... where myOriginal is the object you want to clone.

Some optimization work have been done, so tree.clone() should be able to clone large structure efficiently.

One big step in optimization: removing recursivity in the algorithm – it's all taking place in a loop. It avoids stack-overflow and function's call overhead. As a side-effect, depth-first search has been replaced by a breadth-first search algorithm.

Great news: this method is able to detect circular references and reconnect them if the circular option is set to true! Oooh yeah!

If you are interested, you can visit the related source code on github.

If you are that kind of lazy guy, here is the code as of version 0.4.1 (MIT license):

exports.clone = function clone( originalObject , circular )  
    // First create an empty object with
    // same prototype of our original source

    var propertyIndex ,
        descriptor ,
        keys ,
        current ,
        nextSource ,
        indexOf ,
        copies = [ {
            source: originalObject ,
            target: Object.create( Object.getPrototypeOf( originalObject ) )
        } ] ,
        cloneObject = copies[ 0 ].target ,
        sourceReferences = [ originalObject ] ,
        targetReferences = [ cloneObject ] ;

    // First in, first out
    while ( current = copies.shift() )
        keys = Object.getOwnPropertyNames( current.source ) ;

        for ( propertyIndex = 0 ; propertyIndex < keys.length ; propertyIndex ++ )
            // Save the source's descriptor
            descriptor = Object.getOwnPropertyDescriptor( current.source , keys[ propertyIndex ] ) ;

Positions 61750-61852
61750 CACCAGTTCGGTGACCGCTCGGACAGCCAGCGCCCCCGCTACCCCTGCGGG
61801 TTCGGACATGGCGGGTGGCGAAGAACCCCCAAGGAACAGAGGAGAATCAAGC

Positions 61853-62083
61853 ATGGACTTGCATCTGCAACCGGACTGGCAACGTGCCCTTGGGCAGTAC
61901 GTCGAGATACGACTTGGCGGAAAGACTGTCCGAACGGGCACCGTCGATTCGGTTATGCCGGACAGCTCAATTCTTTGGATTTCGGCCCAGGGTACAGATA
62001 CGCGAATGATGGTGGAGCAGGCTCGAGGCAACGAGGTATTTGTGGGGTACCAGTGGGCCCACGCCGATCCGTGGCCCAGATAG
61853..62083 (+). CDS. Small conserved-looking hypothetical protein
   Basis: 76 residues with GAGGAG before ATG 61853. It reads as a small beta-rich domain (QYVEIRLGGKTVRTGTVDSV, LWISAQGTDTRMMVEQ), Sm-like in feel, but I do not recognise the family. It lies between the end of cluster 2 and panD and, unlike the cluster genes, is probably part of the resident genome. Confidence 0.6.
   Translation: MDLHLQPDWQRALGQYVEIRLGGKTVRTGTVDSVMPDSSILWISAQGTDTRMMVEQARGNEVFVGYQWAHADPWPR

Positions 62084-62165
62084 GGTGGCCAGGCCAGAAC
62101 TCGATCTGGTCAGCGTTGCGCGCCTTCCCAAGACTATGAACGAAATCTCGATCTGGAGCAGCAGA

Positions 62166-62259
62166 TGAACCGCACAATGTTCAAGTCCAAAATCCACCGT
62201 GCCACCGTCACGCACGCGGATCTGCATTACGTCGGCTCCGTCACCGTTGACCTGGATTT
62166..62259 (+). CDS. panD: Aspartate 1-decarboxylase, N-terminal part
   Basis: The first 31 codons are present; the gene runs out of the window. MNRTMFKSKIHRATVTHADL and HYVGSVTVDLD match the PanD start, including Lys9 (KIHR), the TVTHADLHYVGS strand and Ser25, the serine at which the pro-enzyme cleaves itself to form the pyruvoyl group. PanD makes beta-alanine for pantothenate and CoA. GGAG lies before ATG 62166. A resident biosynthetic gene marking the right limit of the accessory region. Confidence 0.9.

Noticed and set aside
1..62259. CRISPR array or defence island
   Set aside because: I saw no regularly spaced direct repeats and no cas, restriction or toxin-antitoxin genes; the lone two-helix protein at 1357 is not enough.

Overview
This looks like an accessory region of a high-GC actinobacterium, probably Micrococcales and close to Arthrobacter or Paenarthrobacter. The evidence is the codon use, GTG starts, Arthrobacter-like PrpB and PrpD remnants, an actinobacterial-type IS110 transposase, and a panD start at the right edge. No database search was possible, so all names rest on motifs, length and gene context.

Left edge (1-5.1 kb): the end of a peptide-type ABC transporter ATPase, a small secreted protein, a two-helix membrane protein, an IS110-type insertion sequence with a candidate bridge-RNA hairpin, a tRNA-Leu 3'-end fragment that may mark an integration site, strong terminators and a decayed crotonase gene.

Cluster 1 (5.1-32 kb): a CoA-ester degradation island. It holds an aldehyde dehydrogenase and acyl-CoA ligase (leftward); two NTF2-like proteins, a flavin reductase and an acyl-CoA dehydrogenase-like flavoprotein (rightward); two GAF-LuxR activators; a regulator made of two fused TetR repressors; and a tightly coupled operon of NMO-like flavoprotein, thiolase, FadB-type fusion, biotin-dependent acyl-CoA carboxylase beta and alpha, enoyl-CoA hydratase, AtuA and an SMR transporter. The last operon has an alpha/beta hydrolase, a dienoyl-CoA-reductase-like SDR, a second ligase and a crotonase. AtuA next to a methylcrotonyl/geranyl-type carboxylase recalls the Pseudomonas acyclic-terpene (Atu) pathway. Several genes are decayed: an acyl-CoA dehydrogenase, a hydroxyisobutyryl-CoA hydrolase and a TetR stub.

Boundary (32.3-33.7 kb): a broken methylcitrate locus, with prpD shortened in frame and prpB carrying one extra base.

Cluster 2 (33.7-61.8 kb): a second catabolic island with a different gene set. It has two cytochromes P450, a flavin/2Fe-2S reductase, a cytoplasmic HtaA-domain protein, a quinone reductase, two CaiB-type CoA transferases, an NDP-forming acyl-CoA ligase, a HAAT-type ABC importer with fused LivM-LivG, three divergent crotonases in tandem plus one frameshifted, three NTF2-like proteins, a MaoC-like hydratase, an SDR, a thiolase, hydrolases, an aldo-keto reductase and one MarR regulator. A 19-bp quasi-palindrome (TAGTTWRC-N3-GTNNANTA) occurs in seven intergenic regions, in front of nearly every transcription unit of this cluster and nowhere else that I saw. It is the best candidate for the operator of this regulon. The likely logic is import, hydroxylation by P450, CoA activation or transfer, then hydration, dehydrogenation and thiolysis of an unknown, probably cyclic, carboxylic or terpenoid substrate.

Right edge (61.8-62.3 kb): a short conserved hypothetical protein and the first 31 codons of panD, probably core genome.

if ( ! descriptor.value || typeof descriptor.value !== 'object' )
                Object.defineProperty( , keys[ propertyIndex ] , descriptor ) ;
                continue ;

            nextSource = descriptor.value ;
            descriptor.value = Array.isArray( nextSource ) ?
                [] :
                Object.create( Object.getPrototypeOf( nextSource ) ) ;

            if ( circular )
                indexOf = sourceReferences.indexOf( nextSource ) ;

                if ( indexOf !== -1 )
                    // The source is already referenced, just assign reference
                    descriptor.value = targetReferences[ indexOf ] ;
                    Object.defineProperty( , keys[ propertyIndex ] , descriptor ) ;
                    continue ;

                sourceReferences.push( nextSource ) ;
                targetReferences.push( descriptor.value ) ;

            Object.defineProperty( , keys[ propertyIndex ] , descriptor ) ;

            copies.push( { source: nextSource , target: descriptor.value } ) ;

    return cloneObject ;
} ;

Happy hacking!